Cybersecurity hacks, like bank robberies, are often inside jobs to one degree or another, anecdotal evidence tells us.
Yet another example showed up in a new U.S. District Court opinion that fingered Harold Martin, an ex-National Security Agency (NSA) third-party contractor long suspected as a central figure in the Shadow Brokers’ 2016 heist and subsequent online fire sale of the agency’s top secret hacking tools.
Martin apparently sent a Twitter message just hours before the Shadow Brokers put up for sale on the dark web a trove of the NSA’s highly classified hacking tools, according to a new ruling released by U.S. District Court for the District of Maryland Judge Richard Bennett, Politico reported. The timing was too convenient not to make a tie-in, Bennett said. Based on suspicions aroused by the tweat, Martin was arrested in August 2016 after Federal Bureau of Investigation (FBI) agents raided his Maryland home and uncovered some 50 terabytes of government data he wasn’t supposed to have.
(Some more background: The Shadow Brokers began stealing NSA spy tools in 2016, some of which catalyzed the destructive WannaCry ransomware outbreak that year. Shortly after WannaCry emerged, the Shadow Brokers promised to release the NSA’s hacking tools every month, a threat it didn’t carry out. Late in 2017, law enforcement still had no clues who did it.)
Now more than two years after the NSA bungle, it looks like new ties to the hacks are slowly emerging. While Judge Bennett's ruling doesn’t specifically link Martin to the Shadow Brokers burglary, it does underline that the FBI believed he was a prime mover in the caper, as Politico reported. “The Defendant’s Twitter messages … were sent just hours before what was purported to be stolen government property was advertised and posted on multiple online- content-sharing sites, including Twitter,” Bennett wrote.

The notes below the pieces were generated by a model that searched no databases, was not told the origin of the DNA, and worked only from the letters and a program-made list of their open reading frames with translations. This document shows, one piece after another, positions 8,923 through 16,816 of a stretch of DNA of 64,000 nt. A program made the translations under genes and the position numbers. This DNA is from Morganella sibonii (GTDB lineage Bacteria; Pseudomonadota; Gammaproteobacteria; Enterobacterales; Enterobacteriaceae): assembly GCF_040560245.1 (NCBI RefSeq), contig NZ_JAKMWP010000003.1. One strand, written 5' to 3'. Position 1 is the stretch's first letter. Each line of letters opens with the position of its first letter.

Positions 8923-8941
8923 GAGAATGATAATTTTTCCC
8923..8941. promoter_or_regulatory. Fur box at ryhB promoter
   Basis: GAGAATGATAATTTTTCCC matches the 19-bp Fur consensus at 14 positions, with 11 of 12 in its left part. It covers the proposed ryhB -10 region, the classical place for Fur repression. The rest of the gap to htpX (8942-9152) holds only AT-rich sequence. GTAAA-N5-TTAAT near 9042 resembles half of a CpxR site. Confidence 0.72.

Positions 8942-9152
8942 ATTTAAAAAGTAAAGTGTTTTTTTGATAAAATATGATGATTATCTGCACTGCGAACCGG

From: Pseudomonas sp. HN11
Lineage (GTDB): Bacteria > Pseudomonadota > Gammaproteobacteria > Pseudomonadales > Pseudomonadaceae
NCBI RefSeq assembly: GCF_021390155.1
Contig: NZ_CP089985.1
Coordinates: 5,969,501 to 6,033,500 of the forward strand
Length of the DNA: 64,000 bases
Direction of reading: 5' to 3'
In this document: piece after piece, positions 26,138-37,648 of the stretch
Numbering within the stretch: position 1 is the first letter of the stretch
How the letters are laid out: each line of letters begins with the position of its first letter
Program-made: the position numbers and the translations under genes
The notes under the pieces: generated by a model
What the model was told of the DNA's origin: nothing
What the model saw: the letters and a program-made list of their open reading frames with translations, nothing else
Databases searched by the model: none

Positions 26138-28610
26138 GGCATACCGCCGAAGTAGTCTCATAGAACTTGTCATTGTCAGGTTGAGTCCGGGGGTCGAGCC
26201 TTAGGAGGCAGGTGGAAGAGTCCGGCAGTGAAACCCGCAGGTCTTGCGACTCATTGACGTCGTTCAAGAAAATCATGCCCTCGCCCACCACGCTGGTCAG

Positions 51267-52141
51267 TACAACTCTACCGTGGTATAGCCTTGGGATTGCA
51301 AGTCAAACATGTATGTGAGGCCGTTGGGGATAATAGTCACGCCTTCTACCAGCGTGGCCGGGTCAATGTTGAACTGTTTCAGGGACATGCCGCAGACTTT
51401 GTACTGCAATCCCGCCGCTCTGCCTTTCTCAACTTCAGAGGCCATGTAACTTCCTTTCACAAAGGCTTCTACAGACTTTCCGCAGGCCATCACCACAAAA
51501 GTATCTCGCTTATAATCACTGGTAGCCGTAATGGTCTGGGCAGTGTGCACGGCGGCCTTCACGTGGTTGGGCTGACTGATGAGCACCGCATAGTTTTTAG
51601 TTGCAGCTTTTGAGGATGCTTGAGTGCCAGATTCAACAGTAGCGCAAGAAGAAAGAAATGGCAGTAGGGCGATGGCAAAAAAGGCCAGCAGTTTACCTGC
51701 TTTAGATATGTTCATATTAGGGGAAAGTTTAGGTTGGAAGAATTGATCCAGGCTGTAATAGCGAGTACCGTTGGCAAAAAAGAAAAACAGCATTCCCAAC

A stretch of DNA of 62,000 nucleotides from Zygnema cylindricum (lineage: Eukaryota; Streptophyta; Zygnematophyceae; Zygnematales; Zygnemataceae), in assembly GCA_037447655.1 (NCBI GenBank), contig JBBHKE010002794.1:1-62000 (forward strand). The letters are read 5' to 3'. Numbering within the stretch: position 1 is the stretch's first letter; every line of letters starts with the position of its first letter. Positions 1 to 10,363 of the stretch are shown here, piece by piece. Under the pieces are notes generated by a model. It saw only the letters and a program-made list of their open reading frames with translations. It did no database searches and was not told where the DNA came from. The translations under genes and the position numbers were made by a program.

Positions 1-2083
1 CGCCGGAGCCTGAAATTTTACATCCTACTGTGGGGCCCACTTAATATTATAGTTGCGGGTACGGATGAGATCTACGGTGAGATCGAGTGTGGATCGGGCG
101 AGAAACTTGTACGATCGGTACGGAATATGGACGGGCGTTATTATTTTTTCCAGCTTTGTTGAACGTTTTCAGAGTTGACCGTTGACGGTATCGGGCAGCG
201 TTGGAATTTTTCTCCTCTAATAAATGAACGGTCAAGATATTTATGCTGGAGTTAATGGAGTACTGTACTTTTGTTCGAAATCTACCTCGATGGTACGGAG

In the aftermath, Martin admitted he was caught with the goods but later sought to suppress some evidence that FBI officials gathered from his home in the raid. Judge Bennett denied the
motion, which means that the evidence can be presented at Martin’s trial this coming June, some three years after his arrest. Still, none of this directly connects Martin to the Shadow Brokers or if he actually leaked classified information to the hackers that found its way to an online marketplace.
The FBI, however, is closing in on other suspects, Politico reported. Last September, a federal judge sentenced Nghia Pho, who was employed by the same NSA hacking team that sprung the leak, to five and a half years in prison for walking off with top secret information over a five-year period. Pho acknowledged he did it but claimed it wasn’t to betray the U.S. but rather to spruce up a job performance evaluation, a hard-to-believe defense considering the time span of his packing up sensitive NSA materials.
Pho stored the information he snuck out on an unsecured personal computer. The data was subsequently lifted by Russia-backed cyber attackers possibly by exploiting flaws in Moscow-based, security provider Kaspersky’s software to identify files.